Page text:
The U.S. Attorney for the Southern District of New York stood in his suit next to a bunch of other guys in suits, and two multi-colored charts with circles and arrows indicating who was paying what, where and why.
Joon Kim spoke of wiretaps and video surveillance and undercover operatives and cooperating witnesses. Of a sports apparel giant creating fake invoices and purchase orders to disguise six-figure payments to the families of star basketball prospects in return for playing at universities it sponsors. Of assistant coaches at four prominent schools accepting envelopes of cash in Vegas hotel rooms to steer players to certain agents when they turn pro.
Of one coach, former San Diego State and current USC assistant Tony Bland, telling the crooked agents on an FBI recording after allegedly taking a $13,000 bribe: “I definitely can get the players … I can definitely mold the players and put them in the lap of you guys.”
Of another coach telling a mother that he wasn’t making a penny if her son chose a certain agent, less than a week after being paid off by him.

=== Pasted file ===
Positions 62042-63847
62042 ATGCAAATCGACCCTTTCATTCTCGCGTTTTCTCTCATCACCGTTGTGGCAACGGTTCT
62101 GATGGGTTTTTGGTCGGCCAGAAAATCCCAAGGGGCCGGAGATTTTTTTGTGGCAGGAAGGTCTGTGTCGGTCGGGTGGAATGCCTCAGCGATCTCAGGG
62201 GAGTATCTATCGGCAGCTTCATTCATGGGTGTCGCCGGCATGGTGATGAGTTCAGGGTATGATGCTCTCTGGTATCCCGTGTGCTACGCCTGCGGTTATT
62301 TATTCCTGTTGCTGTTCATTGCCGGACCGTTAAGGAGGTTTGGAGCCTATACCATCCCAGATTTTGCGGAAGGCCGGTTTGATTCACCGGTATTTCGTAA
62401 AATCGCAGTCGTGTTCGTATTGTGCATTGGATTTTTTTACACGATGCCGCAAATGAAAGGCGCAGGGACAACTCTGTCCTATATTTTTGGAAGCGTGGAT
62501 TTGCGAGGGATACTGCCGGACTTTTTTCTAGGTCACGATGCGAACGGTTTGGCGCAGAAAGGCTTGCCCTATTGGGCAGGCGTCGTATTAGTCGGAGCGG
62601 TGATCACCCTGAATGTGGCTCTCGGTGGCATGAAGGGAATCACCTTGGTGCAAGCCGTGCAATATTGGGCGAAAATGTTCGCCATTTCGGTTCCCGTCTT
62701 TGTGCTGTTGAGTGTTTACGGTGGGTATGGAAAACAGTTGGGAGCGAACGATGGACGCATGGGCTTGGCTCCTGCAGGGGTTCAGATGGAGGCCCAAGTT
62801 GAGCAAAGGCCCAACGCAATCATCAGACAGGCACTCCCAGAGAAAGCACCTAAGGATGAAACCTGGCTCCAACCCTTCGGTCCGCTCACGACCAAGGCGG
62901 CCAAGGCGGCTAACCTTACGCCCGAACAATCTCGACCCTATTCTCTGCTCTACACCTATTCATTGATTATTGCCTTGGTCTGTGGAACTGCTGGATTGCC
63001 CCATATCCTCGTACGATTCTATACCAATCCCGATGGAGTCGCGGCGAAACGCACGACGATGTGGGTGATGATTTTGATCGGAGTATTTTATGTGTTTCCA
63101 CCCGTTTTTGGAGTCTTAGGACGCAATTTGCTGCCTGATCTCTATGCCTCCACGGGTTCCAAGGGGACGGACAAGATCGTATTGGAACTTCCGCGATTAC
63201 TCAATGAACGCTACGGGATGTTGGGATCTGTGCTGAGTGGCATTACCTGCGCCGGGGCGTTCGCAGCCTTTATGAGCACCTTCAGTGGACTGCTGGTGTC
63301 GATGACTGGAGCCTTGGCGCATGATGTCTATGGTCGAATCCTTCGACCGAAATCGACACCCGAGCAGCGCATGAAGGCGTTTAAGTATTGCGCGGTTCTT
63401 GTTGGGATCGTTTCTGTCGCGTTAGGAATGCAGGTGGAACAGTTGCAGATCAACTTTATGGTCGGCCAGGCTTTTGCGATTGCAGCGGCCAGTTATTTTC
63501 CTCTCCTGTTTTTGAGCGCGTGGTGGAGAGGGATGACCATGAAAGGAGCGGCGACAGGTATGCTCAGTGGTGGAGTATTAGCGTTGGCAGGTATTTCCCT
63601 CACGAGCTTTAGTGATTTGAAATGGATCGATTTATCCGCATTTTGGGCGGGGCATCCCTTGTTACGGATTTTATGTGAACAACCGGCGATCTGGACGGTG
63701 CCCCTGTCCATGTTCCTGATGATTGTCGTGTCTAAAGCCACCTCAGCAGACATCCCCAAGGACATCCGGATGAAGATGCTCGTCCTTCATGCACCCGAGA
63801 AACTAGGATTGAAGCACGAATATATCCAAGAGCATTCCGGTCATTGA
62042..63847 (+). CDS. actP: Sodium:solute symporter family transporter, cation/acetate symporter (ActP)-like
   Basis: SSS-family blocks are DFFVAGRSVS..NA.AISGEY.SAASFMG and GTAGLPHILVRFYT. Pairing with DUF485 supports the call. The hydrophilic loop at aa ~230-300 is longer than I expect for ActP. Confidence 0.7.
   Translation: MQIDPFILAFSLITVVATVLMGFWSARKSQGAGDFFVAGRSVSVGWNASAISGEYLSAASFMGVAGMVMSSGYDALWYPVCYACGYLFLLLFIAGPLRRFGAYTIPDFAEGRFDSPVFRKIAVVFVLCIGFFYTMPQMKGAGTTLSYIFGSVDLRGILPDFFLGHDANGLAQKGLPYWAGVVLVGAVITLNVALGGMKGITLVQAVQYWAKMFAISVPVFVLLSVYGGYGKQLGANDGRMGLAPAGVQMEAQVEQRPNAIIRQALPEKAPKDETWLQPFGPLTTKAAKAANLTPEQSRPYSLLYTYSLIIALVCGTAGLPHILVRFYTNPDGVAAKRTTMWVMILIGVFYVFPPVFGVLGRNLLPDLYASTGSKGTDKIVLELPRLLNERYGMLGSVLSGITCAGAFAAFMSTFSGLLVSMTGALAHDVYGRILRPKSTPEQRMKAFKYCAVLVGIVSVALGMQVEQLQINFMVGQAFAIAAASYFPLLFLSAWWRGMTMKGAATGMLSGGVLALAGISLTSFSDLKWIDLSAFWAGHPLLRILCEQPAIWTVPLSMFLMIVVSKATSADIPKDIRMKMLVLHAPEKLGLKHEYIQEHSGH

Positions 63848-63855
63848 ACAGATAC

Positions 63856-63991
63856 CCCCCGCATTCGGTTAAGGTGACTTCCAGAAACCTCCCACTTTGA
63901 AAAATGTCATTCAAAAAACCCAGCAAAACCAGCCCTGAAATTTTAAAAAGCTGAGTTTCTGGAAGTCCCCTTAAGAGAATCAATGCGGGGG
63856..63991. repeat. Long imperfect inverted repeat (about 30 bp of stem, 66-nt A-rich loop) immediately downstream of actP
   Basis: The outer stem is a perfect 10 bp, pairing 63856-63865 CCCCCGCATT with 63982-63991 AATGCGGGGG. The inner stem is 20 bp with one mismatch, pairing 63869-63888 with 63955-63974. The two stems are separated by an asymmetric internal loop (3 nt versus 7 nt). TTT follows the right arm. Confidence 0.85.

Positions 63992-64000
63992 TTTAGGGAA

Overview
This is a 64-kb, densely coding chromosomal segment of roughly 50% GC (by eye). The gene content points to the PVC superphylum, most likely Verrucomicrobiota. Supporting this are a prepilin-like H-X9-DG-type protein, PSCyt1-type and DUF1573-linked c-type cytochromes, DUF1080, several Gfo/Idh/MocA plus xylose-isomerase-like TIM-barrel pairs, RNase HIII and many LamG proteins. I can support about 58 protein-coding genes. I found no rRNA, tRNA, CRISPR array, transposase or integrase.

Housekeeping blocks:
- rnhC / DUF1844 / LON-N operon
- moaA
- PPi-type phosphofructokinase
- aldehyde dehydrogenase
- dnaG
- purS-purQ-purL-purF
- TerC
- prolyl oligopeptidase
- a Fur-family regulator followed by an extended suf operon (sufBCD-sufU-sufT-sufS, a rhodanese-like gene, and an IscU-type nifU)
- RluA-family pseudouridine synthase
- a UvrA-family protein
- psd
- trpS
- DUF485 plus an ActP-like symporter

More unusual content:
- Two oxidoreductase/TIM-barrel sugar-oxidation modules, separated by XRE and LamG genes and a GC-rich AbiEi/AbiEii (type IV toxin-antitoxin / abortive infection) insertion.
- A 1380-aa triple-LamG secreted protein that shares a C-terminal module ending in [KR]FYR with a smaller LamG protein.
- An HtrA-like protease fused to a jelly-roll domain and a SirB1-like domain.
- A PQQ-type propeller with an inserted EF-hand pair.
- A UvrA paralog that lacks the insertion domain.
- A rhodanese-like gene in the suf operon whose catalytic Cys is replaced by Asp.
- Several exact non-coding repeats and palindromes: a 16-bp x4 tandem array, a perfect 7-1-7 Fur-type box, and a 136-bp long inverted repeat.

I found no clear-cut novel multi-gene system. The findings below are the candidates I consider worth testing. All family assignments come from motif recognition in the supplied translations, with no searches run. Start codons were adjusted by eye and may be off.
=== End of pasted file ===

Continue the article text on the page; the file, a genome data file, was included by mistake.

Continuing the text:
“The dark underbelly of college basketball,” Kim said.
Now pick up your dropped jaw. Please – pu-lease – don’t act surprised.
SDSU coach Brian Dutcher isn’t. “College basketball,” he said, “has some demons … It’s the nature of this business in some regards.”
It’s what people in and around basketball have known for decades, and what fans should have known but pretend not to – the image of the sport so artfully laundered by an unpredictable three weeks in March, by cheerleaders and bands and face-painted student sections and the idea that the guys on the court theoretically could sit next to them in an Am Lit class.
College basketball is dirty.
Really, really, really dirty.
“Just the tip of the iceberg,” one person associated with the murky world of sports agents told me as the indictments were released Tuesday morning.